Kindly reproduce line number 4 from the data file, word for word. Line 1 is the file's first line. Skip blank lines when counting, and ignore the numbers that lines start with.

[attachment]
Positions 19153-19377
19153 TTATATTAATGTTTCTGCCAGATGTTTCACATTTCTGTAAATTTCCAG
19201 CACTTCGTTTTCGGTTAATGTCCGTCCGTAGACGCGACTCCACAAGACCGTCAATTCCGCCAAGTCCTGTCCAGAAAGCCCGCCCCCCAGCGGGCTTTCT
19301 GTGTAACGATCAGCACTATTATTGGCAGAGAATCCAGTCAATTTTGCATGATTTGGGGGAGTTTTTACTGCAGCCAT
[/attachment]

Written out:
19301 GTGTAACGATCAGCACTATTATTGGCAGAGAATCCAGTCAATTTTGCATGATTTGGGGGAGTTTTTACTGCAGCCAT